Moment Lord Sumption tells a stage 4 bowel cancer sufferer that her life is ‘less valuable’ than others in shocking TV debate on the impact of lockdown
- Jonathan Sumption made comments on BBC’s Big Questions this morning
- He told BBC podcaster Deborah James her life was ‘less valuable’ than others
- Ms James suffers from Stage 4 metastatic bowel cancer and had 17 tumours
Former Supreme Court judge Lord Sumption today told a Stage 4 bowel cancer sufferer that her life was ‘less valuable’ than others.
Jonathan Sumption, who sat on the Supreme Court until 2018, made the comments while appearing on the BBC‘s The Big Questions this morning to discuss the cost of lockdown.
He told BBC podcaster Deborah James, 39, that her life was ‘less valuable’ than others because she suffers with Stage 4 metastatic bowel cancer.
Host Nicky Campbell invited guests to discuss the cost of lockdown and whether it was ‘punishing too many for the greater good’.
Lord Sumption, who argues that vulnerable people should be able to isolate if they want while leaving the rest of the population to continue without lockdown, said: ‘All lives are not of equal value – the older you are, the less valuable yours is because there’s less of it left.’
Jonathan Sumption, who sat on the Supreme Court until 2018, made the comments while appearing on the BBC’s The Big Questions this morning (pictured)
He told BBC podcaster Deborah James (right), 39, that her life was ‘less valuable’ than others because she suffers with Stage 4 metastatic bowel cancer
Ms James, who hosts the BBC‘s You, Me And The Big C podcast, has had 17 tumours in her lifetime and had her latest cancer operation just six weeks ago.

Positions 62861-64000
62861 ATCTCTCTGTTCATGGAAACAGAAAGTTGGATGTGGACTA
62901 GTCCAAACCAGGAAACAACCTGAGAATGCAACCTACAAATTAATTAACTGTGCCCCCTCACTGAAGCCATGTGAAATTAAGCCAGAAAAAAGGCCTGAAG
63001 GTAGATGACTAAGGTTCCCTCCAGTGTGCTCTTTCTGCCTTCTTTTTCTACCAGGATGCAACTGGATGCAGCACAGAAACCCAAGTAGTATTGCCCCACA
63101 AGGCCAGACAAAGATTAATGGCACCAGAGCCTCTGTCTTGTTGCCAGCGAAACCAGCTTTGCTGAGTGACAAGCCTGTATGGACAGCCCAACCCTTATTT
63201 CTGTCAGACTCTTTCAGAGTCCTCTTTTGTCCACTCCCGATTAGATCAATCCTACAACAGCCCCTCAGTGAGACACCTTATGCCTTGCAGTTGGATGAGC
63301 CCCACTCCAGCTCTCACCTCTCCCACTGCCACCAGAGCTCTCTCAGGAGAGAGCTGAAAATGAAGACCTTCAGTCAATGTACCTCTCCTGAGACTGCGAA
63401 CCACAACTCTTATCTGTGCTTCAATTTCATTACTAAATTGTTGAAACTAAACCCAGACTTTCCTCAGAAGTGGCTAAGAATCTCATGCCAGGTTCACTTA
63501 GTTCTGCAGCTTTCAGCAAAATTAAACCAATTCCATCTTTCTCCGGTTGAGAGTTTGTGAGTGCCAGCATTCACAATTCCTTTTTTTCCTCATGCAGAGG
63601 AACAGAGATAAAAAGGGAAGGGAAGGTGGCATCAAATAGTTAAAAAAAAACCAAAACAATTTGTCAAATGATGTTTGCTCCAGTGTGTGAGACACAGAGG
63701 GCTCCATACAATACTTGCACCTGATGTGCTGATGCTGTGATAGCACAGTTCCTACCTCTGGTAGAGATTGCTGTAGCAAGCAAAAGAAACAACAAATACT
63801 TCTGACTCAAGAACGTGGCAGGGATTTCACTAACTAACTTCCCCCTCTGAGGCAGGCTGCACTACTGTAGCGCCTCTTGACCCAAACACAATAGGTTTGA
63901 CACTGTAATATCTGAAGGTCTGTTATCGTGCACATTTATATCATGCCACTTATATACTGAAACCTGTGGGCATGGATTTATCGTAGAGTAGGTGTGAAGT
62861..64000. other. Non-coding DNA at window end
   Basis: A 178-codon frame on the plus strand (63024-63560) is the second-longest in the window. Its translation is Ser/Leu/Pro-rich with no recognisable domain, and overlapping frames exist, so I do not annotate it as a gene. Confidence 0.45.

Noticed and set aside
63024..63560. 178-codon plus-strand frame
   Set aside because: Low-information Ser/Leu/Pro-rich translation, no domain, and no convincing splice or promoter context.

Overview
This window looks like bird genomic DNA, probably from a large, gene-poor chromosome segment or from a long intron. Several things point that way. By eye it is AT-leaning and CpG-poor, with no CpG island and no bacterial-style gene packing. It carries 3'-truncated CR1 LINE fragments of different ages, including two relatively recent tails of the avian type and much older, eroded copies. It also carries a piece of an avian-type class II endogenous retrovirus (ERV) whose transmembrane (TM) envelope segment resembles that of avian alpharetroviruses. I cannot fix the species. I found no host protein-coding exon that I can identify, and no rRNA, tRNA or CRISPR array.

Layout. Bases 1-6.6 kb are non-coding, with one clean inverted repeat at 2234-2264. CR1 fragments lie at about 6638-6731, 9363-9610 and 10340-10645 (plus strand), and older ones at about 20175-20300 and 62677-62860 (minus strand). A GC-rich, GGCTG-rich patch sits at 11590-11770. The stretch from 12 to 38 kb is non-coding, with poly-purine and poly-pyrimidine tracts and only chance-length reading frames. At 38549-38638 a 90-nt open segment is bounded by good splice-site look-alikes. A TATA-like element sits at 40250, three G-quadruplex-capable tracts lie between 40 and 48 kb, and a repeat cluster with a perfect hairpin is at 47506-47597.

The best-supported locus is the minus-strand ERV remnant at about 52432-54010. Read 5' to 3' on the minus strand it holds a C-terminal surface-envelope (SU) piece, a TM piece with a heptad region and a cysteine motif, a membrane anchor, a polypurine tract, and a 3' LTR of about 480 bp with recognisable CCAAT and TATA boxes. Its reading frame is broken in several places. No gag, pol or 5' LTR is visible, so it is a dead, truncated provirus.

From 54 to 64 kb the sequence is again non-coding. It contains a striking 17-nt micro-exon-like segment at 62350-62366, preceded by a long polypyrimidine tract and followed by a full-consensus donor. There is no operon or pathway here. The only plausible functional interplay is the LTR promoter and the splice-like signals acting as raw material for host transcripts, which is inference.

She told Lord Sumption: ‘With all due respect I’m the person who you say their life is not valuable, I live with metastatic bowel cancer.’
Lord Sumption, who has previoys then interrupted Ms James and said: ‘I didn’t say your life was not valuable, I said it was less valuable.’
Ms James, from London, known as Bowel Babe, said: ‘Who are you to put a value on life? In my view, and I think in many others, life is sacred and i don’t think we should make those judgement calls.
Ms James (pictured in hospital), from London , known as Bowel Babe, has had 17 tumours in her lifetime and had her latest cancer operation just six weeks ago
‘All life is worth saving regardless of what life it is people are living.
‘I’m fully aware and I’ve seen first hand and said goodbye to best friends in terms of collateral Covid is causing but at the same time I’m grateful to be somebody who is kept alive because of the NHS…
‘Only six weeks ago I was in intensive care for a cancer operation that has got me back up on my feet and without that I wouldn’t be here.
‘And we have to protect the nhs to allow the collateral to be as minimal on all health conditions as possible.’
Ms James said she has seen ‘many friends’ who she met through cancer die in the four years since her diagnosis. One was a fellow host of the podcast, Rachael Bland, who died of breast cancer in 2018, aged 40.
Lord Sumption also claimed there was no real evidence to suggest that lockdowns are an effective method for reducing fatalities from coronavirus and instead said there are a ‘large number’ of statistical studies into the relationship between lockdown and mortality and ‘there is almost no correlation at all’.
He added that they show variables which determine mortality depends primarily on the age boundary balance and underlying state of health of the population.
Lord Sumption said: ‘Covid attacks vulnerable groups… 90 per cent of the deaths from Covid have been of people over 70 and 90 per cent of those have other very serious underlying clinical conditions.’
He added: ‘Instead of isolating the old and the vulnerable who need it, we have chosen to isolate everybody.
‘The argument is that if the young fit and health get Covid they will pass it on to the old and vulnerable but that is not correct because the old and vulnerable can isolate themselves if they want to.’